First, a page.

Nic Von Rupp, Griffin Colapinto, Parker Coffin and others find fresh perspectives and plenty of waves in ancient Portugal.

Last fall we explored the Portuguese coast with Griffin Colapinto, Parker Coffin and local Nic Von Rupp. Old World, fresh faces. Nic led us to perfect waves and ancient castles. Parker kept us laughing. Griffin peed his pants from laughing so hard. It happens. We documented the trip on yellow notepads and RED cameras, made a magazine feature [as seen in our March 2014 issue] and a three part, multimedia Web story, which you’re about to enjoy. Meet the characters, explore the place, scroll around and don’t be afraid to get lost. Old World, new media.

"You think..." says Parker Coffin, pausing for emphasis, "That Griffin will get to see his first pair of European boobies on the beach today?" he says with a grin.

On the edge of an empire, on the ledge of Iberia, with their backs to the Old World, the boys stare at the sea. It is morning in Ericeira, Portugal and 18-year-old Parker Coffin looks down from a cliff at an overhead lefthander, empty and oily in the windless dawn. Parker, Griffin Colapinto, and Nic Von Rupp study the surf in silence, a silence that seems to preface some profound observation. And Parker took a crack.

Griffin blushes and protests, "I saw a topless girl laying out at Off the Wall last winter!"

"She may not have been European, though," says Parker, grabbing Griffin into a noogie-laden headlock.

Here in the Old World, the roles have reversed and Parker, once a younger brother, is now older brother to Griffin and dishes out the grom abuse in bountiful servings.

"Looks tearable out there boys. We’re on it," decides Parker. Ironically, though Nic has been showing us around — Nic being the local Portuguese pro surfer and resident national — Parker’s been calling all the shots. He’s also coined the term "tearable," or waves that can be thoroughly torn apart.

Parker, assessing the paddle-out before destroying countless waves - and boards - at the fantastic lefthander. According to local, Nic Von Rupp, the winds were unseasonably epic.
"Looks tear-able out there boys. We’re on it."

—Parker Coffin
Nic Von Rupp, giving us a visual definition of Parker’s new term, tearable.
Nic Von Rupp knows this wave like the back of his hand - even the boogie boarders look to him for where to sit.
Griffin, off the bottom, on a frosty left coincidentally called Pedra Branca, or "White Rock."
Parker obliterates his board on a bizarre lowtide drainer... By trip’s end, Parker will have broken most of them.
Just because a board’s broken doesn’t mean it doesn’t have any life left in it. Parker, Old World healing rituals.

And indeed the lefthander is quite tearable. Parker, Nic and Griffin indulge for several hours before Parker obliterates his board on a bizarre lowtide drainer that catches him off guard. By trip’s end, Parker will have broken most of his boards. Parker gets into sticky situations like that often. Before the trip even really begun, while on the plane in the middle of the night, Parker had to use the bathroom. The man next to him was fast asleep, so Parker decided to climb over the guy by standing on the arm rests. But Parker slipped and dropped into the stranger’s lap, straddling the man, face-to-face. A very sticky situation.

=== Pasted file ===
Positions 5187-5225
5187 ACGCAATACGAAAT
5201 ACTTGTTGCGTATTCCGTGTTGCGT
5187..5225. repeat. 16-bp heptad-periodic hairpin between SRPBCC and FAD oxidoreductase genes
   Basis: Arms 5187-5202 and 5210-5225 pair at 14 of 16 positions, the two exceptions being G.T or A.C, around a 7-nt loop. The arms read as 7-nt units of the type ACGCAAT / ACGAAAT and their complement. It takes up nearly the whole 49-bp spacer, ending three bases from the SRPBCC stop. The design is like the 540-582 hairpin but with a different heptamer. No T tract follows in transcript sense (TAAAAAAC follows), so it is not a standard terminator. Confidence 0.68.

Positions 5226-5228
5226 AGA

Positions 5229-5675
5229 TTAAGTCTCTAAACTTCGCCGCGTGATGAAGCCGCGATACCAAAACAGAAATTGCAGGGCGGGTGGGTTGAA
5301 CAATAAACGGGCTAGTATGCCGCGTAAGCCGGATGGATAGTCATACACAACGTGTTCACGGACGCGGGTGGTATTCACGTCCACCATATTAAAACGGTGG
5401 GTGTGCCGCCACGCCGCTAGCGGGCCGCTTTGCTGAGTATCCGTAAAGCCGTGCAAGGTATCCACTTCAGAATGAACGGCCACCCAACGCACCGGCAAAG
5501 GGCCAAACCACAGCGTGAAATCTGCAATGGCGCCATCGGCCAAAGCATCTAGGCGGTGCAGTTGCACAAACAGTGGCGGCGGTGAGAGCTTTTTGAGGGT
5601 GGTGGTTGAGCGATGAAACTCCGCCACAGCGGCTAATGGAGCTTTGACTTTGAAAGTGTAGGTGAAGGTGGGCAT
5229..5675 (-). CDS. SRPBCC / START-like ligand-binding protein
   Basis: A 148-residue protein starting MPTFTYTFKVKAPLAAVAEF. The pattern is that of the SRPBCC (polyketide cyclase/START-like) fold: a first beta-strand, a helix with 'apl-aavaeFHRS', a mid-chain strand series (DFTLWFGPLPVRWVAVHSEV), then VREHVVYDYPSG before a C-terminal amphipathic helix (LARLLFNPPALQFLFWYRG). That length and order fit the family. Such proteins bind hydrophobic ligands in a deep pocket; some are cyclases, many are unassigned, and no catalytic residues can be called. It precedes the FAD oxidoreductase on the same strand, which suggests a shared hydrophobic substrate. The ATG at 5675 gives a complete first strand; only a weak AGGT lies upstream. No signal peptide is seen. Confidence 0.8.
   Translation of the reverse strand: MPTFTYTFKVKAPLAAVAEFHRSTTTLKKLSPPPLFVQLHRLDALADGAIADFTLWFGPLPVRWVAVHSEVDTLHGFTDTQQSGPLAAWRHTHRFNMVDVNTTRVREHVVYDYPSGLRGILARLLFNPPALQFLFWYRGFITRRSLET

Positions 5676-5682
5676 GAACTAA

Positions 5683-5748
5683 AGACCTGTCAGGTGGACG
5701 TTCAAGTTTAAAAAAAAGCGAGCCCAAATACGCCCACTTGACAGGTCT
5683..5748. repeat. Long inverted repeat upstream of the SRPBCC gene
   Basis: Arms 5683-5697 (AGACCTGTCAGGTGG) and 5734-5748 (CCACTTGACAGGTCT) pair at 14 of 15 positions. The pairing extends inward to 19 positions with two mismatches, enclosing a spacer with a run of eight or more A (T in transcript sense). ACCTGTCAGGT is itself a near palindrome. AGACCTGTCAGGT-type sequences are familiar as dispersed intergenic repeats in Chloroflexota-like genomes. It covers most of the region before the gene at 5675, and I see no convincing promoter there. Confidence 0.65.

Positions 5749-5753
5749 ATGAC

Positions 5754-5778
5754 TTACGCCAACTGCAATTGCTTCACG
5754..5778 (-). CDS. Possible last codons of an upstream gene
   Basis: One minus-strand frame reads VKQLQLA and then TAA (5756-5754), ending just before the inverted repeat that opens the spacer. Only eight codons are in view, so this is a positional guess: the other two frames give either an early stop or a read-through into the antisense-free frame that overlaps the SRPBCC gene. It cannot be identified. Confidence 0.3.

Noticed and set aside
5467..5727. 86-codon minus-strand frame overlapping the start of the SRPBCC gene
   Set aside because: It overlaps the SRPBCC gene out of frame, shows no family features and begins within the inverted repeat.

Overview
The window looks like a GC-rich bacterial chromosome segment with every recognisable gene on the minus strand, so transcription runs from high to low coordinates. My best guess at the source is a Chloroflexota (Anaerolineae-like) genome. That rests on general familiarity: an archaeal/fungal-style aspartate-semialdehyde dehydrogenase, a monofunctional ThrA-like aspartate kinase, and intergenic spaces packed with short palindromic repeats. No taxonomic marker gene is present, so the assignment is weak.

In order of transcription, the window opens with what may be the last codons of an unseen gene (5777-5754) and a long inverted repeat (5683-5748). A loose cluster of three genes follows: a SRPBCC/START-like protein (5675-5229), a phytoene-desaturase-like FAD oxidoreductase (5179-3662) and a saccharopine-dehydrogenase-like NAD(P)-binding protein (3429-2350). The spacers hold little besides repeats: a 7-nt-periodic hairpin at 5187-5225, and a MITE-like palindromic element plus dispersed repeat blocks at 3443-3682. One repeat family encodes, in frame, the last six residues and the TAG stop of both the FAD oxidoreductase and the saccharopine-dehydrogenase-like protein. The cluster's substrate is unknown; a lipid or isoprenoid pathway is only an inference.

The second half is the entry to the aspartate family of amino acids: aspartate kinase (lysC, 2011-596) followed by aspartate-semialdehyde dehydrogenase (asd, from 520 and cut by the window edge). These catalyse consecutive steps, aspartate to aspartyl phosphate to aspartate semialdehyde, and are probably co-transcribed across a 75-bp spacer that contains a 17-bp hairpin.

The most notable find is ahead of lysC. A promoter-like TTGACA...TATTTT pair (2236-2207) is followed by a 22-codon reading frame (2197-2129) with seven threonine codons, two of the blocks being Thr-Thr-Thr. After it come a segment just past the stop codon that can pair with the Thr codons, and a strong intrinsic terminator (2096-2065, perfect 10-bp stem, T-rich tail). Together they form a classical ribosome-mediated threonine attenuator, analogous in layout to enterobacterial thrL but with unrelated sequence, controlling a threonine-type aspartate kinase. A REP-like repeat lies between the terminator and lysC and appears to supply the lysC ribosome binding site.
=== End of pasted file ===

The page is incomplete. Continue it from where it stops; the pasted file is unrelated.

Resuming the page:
It’s how Parker negotiates such scenarios in life that are his strong suit. Like his surfing, he’s got a great recovery. From fins-sliding to fins-catching and into the next bottom turn, Parker has that quality about him - that perpetual look of, "That all you got?"

Coming in from the surf with broken board in hand, Parker sees the castle winking at us from the distant hilltop. He points to it. "Let’s go there."

Along the way, the whitewashed towns are medieval and sleepy, every chimney has its own little roof and Portuguese town folk converse halfway into the streets. We follow the signs to a town called Sintra and approach a dark and mossy forest. Along the way Parker does an impromptu standup bit, playing comedian, audience and heckler.

We follow a trail through the forest that leads us to the fortress gates. To the Moorish Castle, the majestic remains of when Portugal was once ruled by North Africa. The boys look out at the Old World from the lookout towers and discuss topics of worth on stone steps many centuries old. Topics like, "What kind of princesses and babes was this place holding back in the day?."

We take some group pics by an old window and catch Parker raising his heels against the wall to add some height. He winks and says, "Can’t have the grom looking taller than me."

Through the lookout towers it is impossible to tell if any woman on the shore is or is not topless. Or even European.

With all his boards broken and a sudden shift in wind, it seemed like a good time to visit the Castle of the Moors.
But even in this 1,000-year-old fort, the boys stare back at the sea. Nic and Parker, the lookout men.
Old World, new stooges: Nic, Griff and Parker.
Parker has that quality about him - that perpetual look of, "That all you got?"

End of
ACT II

Photography by Corey Wilson
Videography by Sean Benik
Story by Beau Flemister

Special thanks to
Monster Energy
SATA Airlines
Turismo de Lisboa

For even more photos and the full-length Old World New story, pick up SURFING Magazine’s March 2014 issue on newsstands now